Monday, May 31, 2010

Page 22: The Girl Who Kicked the Hornet's Nest

The conclusion to Stieg Larsson's Millennium Trilogy is bittersweet.  The first two books, The Girl with the Dragon Tattoo and The Girl Who Played with Fire, were so well written and plotted it did not seem possible the third book could outdo them.  Now that it has, you realize there will be no more books from this great writer who died in 2004 at the age of 50.  Larsson created one of the most amazing characters in the thriller genre.  Lisbeth Salander is small and thin in stature, but a giant in intellect and courage.  She and investigative reporter Michael Blomkvist, the other main character, take on a secret organization within the Swedish secret police that has been responsible for unlawful and heinous treatment involving Lisbeth since she was a child.  More of this history is revealed in The Girl Who Kicked the Hornet's Nest.

Instead of telling you more about this book and revealing what happens ( this would be a real spoiler), here are some reviews that will give you a good preview.  Let me be clear here, please don't read this book until you have read the first two, and in order!  There are many reviews of the Millennium Trilogy, especially now that the last book has been published.  I will give you only a few here.  Please check out the others starting with your favorite search engine.

Review 1: "A thoroughly gripping read . . . Lisbeth Salander, Stieg Larsson's fierce pixie of a heroine, is one of the most original characters in a thriller to come along in a while--a gamin, Audrey Hepburn look-alike but with tattoos and piercings, the take-no-prisoners attitude of Lara Croft and the cool, unsentimental intellect of Mr. Spock . . . Owes less to the Silence of the Lambs horror genre than to something by John le Carre."
---Michael Kakutani, New York Times

Reiew 2: "The literary equivalent of a caffeine rush . . . Larsson was one of those rare writers who could keep you up until 3 a.m. and then make you want to rush home the next night and do it again . . . Larsson is something like John Grisham [but] Larsson held an extra ace: the creation of Salander."

Review 3: "Larsson has produced a coup de foudre, a novel that is complex, satisfying, clever, moral . . . This is a grown-up novel for grown-up readers, who want something more than a quick fix and a car chase.  And it's why the Millennium trilogy is rightly a publishing phenomenon all over the world."

Just so we all don't get too maudlin about the end of this trilogy, I have some good news that you may not have heard.  The Swedish film industry has already made the first two books into movies and is coming out with the third.  Also, not to be outdone, Hollywood is making its own versions.  For what it's worth, I don't think any movie will be able to capture what Larsson created in print.  But that is only my opinion, and I do plan to see all three movies.  After all, Peter Jackson made The Lord of the Rings into great films.  Let's hope this trilogy will be worth seeing on the silver screen.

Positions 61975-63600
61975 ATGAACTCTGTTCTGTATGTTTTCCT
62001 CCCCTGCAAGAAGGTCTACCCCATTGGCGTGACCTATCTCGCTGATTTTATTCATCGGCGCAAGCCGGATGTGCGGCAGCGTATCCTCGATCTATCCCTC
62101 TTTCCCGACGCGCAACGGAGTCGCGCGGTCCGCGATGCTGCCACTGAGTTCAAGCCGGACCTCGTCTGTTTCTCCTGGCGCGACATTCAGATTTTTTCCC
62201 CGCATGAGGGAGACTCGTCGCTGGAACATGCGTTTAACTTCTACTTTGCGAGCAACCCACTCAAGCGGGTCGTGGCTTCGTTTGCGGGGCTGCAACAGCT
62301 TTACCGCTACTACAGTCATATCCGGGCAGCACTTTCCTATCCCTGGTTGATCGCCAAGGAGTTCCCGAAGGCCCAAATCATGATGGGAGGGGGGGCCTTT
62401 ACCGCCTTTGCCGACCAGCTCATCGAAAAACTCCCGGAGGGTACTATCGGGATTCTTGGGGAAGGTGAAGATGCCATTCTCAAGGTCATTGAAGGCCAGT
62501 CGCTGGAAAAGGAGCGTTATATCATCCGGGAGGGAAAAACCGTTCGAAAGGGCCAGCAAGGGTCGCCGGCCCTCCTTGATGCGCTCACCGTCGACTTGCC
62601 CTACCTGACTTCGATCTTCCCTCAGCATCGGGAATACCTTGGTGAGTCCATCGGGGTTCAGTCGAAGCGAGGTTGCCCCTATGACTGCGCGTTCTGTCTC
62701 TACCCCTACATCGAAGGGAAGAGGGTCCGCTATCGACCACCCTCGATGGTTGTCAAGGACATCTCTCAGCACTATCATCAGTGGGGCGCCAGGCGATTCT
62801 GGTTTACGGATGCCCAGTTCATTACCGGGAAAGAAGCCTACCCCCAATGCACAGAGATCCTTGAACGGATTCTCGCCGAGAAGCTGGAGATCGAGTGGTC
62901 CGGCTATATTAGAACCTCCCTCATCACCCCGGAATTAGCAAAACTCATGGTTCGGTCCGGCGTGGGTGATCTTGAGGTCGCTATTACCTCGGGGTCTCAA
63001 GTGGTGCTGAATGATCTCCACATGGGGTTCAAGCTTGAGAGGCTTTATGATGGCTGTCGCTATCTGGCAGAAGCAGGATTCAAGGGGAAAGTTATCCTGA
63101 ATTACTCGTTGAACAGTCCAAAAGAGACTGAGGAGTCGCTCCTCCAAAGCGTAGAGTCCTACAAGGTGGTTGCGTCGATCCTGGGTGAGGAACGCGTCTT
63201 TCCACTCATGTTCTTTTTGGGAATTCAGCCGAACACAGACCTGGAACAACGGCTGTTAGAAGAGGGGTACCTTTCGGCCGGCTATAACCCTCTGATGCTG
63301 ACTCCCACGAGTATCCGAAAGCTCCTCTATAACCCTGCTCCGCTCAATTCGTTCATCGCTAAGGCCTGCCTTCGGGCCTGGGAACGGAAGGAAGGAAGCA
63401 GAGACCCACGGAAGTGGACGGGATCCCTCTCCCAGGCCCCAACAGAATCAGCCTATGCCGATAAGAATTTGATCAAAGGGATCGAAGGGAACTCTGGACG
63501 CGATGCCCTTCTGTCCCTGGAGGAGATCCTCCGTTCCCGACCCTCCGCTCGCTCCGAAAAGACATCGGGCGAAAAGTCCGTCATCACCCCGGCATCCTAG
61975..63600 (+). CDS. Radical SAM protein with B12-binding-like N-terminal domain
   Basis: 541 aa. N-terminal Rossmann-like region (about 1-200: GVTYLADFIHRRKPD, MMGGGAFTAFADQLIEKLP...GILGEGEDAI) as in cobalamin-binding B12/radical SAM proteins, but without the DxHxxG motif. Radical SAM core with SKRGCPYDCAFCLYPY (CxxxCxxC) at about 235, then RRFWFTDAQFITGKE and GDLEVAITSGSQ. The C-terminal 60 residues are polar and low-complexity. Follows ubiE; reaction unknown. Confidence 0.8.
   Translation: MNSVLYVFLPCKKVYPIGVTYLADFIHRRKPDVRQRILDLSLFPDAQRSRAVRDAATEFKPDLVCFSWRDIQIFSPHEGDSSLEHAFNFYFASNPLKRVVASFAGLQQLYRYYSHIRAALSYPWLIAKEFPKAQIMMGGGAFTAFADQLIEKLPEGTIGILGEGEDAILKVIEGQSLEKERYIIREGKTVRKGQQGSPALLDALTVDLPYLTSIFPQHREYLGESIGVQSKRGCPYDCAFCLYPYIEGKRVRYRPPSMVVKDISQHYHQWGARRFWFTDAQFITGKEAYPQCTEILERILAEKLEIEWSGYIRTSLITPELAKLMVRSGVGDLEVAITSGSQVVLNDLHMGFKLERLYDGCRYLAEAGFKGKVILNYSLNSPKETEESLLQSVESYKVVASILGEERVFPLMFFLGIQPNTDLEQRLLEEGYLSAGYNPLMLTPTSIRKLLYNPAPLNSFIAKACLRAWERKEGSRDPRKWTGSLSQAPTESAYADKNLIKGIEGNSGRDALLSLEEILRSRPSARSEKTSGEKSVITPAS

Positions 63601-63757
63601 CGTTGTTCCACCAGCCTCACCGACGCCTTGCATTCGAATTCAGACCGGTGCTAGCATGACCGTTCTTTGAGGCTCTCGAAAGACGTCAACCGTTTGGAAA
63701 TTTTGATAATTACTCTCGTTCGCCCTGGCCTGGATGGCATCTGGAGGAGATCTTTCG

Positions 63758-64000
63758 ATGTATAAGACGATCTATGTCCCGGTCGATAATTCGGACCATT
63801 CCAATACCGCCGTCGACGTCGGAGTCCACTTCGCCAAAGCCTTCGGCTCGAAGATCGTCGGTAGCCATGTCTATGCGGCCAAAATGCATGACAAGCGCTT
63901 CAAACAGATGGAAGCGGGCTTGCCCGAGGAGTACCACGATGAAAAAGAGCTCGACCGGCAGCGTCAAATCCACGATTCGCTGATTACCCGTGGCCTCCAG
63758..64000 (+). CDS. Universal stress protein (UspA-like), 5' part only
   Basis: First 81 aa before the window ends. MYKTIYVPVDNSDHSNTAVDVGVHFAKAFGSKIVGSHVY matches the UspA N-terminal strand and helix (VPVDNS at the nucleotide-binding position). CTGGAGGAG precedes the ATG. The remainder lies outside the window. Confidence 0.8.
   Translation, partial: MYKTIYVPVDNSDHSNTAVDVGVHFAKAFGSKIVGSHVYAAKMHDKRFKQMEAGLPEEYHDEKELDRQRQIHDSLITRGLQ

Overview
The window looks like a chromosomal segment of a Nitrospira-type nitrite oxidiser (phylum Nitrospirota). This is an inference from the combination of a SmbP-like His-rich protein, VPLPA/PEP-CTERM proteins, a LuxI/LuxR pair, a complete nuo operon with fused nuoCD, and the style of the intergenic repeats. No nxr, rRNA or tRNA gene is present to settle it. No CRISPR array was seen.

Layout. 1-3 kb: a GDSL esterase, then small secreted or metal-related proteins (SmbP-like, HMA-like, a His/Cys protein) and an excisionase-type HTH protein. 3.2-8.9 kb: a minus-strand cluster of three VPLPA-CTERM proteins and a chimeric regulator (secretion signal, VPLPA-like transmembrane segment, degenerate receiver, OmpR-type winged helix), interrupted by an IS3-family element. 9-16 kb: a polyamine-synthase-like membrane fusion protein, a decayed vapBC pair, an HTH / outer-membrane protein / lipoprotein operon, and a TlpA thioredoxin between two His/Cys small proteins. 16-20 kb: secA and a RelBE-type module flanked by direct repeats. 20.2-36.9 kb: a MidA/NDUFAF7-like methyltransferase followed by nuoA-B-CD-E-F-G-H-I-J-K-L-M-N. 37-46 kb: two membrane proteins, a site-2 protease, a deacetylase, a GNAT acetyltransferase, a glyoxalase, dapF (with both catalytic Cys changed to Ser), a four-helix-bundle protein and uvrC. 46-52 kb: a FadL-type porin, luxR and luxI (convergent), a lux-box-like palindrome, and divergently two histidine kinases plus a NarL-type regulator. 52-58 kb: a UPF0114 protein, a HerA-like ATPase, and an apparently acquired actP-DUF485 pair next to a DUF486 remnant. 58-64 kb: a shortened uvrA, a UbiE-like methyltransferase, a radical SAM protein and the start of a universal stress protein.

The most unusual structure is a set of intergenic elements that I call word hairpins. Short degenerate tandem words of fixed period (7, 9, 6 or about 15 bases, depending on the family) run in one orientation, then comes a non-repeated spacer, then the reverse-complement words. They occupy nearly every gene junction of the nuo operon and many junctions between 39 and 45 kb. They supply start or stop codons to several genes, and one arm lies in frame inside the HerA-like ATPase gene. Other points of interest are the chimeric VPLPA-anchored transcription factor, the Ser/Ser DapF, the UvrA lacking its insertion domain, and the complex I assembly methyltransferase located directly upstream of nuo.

Friday, May 28, 2010

Page 21: Rashi's Daughters

Maggie Anton has written a wonderful trilogy about the life of the famous Talmud scholar Salomon ben Isaac (Rashi).  Rashi was born in 1040 and lived most of his life in Troyes, France.  Each book in the trilogy features one of his three daughters.  The Rashi's Daughters trilogy is as follows: Book I: Joheved, Book II: Miriam, and Book III: Rachel.

The Talmud is the second most important Jewish religious text after the Bible.  Rashi is famous for his commentaries which were written to explain and illuminate the text.  His was a lifelong work and Rashi's commentaries are still found in the Talmud as it is studied today.  Rashi studied in Germany for several years and then returned to Troyes.  He established a yeshiva (school) for Talmud study, and it became very famous.  Of course, traditional Jewish study at the time was for men and not women.  The unique theme of this trilogy is that the author postulates, based on historic evidence, that Rashi also taught Talmud to his three daughters.

These books include many fascinating discussions between Rashi and his daughters as they study Talmud together, but that is not the whole story.  All three daughters eventually married and had children of their own. Their lives are closely followed including helping their father in the family vineyards, having children, and establishing their own careers.  Daily life in medieval France is woven into the narrative and is quite fascinating.  One daughter was a midwife and another a textile merchant.  We think of the medical knowledge of the time as primitive compared to modern medicine, but the discussion of the medicinal uses and effects of various herbs is enlightening.